Return to the Landscape Design Forum | Post a Follow-Up

 o
French Drain Design Opinions?

Posted by cpga (My Page) on
Sat, May 15, 10 at 16:23

Hi,
I am looking to install a french drain in front of my house. The problem is in the back, closest to the house and windows, where water sits. Part of the problem is due to the grading back there. I would have liked to dump a lot of dirt on that area to make it the high point so that water would roll off the slope but then that dirt would be too high and too close to the house/foundation. With that said, I was thinking to install a small french drain in that area. It would be basically 10ft by 12 ft approximately. The plan is:
1)Dig trench at a minimum of 8 inches(this would be the high point of the trench, where 10-12 inches for the low point of trench
2)Line trench with 2 inches of washed gravel
3)Lay fabric down with room to flap over pipe
4)Install 10ft of 4inch PVC pipe schedule 40(drill holes in a row to point downwards). 12 ft of solid pvc pipe will carry out the water collected to driveway
5)Place sock on PVC pipe
6)Gravel on top of pipe
7)Fold fabric over
8)Either top it all off with pebble, river rock, mulch, or dirt.

Notes & Questions:
1)Going to use 45 and WYE fittings. Will it be necessary for me to use PVC glue to secure fittings? Can I use tape of some sort instead?
2)Thinking of using 3 catch basins with atrium grates to expedite water capture. I have no problem cleaning out the basins when necessary as it is a small area. If I use catch basins, is the use of gravel and perforated pvc pipe even necessary?
4)At the low point, i plan on using a 90 or paired 45 to daylight pipe by the driveway. Angle it away from the house where the water will roll off the driveway naturally.
5)I plan on installing this within 6-8 inches of the house. Is this too close to install?

Attached is an image of what I have in mind. What do you guys think? Thanks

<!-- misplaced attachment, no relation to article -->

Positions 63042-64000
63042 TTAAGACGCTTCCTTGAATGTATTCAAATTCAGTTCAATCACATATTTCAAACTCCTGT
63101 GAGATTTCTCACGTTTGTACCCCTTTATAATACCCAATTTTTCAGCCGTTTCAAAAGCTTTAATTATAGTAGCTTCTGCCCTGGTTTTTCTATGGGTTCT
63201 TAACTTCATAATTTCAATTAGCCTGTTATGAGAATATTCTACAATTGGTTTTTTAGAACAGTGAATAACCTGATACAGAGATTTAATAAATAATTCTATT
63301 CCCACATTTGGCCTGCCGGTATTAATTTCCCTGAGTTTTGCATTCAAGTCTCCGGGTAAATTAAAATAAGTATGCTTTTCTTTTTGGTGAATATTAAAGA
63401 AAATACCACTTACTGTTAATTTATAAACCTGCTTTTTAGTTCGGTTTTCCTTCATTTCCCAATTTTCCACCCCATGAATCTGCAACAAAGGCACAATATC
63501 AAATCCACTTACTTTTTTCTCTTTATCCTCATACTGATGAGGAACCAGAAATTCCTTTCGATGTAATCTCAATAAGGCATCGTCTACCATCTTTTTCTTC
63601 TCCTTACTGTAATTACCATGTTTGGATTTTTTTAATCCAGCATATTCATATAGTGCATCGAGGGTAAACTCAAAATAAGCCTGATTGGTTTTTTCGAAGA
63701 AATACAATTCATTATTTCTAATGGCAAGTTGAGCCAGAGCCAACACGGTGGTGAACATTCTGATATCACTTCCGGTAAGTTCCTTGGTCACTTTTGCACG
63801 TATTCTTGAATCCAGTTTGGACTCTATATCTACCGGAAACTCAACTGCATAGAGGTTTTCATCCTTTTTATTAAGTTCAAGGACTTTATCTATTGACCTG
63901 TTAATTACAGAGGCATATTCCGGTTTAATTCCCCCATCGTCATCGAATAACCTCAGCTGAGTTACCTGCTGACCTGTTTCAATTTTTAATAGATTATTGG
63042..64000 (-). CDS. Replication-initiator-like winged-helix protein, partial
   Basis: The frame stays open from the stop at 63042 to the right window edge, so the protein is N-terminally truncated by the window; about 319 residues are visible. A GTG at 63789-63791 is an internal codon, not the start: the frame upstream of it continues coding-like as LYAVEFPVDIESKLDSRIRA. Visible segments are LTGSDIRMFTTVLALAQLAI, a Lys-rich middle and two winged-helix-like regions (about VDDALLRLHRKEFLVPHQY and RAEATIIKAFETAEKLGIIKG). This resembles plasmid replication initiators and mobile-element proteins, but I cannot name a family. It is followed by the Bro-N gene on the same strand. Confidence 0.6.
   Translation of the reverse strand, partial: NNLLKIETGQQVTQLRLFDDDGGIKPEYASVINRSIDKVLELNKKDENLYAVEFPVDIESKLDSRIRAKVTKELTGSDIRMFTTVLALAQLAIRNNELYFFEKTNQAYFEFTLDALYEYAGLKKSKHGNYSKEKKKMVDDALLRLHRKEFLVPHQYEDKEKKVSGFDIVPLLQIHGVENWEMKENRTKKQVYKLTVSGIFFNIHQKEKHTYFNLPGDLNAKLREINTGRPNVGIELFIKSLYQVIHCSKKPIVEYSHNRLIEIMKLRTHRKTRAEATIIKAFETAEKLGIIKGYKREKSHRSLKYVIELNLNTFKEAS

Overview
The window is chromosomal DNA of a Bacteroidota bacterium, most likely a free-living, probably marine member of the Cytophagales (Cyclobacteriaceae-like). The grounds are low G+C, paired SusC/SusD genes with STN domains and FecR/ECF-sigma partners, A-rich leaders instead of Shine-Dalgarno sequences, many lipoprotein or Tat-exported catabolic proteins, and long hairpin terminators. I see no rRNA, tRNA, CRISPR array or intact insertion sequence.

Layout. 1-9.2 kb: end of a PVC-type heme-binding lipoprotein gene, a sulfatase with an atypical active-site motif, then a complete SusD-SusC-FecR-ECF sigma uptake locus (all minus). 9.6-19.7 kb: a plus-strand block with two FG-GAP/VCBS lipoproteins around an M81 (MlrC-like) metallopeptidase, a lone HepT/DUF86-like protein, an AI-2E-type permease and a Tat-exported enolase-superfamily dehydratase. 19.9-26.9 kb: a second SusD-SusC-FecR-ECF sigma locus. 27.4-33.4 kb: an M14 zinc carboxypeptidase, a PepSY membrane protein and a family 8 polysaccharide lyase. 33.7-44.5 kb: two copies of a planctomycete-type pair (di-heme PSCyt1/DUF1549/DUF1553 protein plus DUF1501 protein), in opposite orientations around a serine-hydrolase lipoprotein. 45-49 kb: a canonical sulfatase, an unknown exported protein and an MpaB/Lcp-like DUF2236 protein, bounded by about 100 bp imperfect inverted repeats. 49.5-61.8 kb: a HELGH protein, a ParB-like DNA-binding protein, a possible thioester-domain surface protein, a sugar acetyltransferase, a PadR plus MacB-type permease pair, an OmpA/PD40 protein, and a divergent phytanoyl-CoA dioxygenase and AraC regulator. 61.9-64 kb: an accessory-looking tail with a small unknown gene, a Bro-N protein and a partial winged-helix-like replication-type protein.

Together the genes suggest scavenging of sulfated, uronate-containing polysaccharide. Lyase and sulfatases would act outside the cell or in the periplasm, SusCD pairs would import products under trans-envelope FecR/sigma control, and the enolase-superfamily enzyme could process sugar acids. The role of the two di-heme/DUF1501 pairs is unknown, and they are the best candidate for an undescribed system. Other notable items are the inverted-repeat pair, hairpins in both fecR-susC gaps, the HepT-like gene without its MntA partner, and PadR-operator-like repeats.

Follow-Up Postings:

 o
RE: French Drain Design Opinions?

What do I think? Once upon a time if you had a dental problem you either went to the barber or the blacksmith, either way the result was the same: no teeth. A detailed drawing of your mouth didn't ease the pain.

Analyze what the problem is and get local professional advice on how to fix it. In case I wasn't clear I don't mean your hairdresser.


 o
RE: French Drain Design Opinions?

cpga,

A very detailed idea of what to do. My appreciation is expressed.

1. No pvc glue is necessary especially if you ever have to dig up a line and clean it out. In soil there is plastic tape to wrap the joints in.
2. I believe you do not need a French Drain at all but a underground drainage system with catch basins. French drains are only necessary if you have underground flow of water not surface flow.
3. What ever works and your neighbors don't complain about you dumping water on their property or ruining their sidewalk. good luck with that. If you can under the sidewalk through the curb is best.
4. Too close and hard to maintain. Catch basins should be in the low areas and swales that you make to flow surface water over. Several feet from the house. Keep it all away from the house foundation. JMHO Aloha


 o
RE: French Drain Design Opinions?

Looks like listed my numbering wrong in my initial post, lol. Anyways, thanks lehua13 for your response. Yeah this water wont affect any of my neighbors. I guess the only concern now based on your comment on #4 is that it's too close to maintain. The area, which is probably 12'x12', is shaped like a small hill. In the middle is a flowering cherry tree and surrounding are a few Indian Hawthorne and Bordeaux Dwarf Yaupon Holly. The back area in between the house and where the pipe is in the picture has standing water(when I water the plants around there or when it rains. Otherwise, from the middle of this area and forward, there is adequate slope and water rolls right off.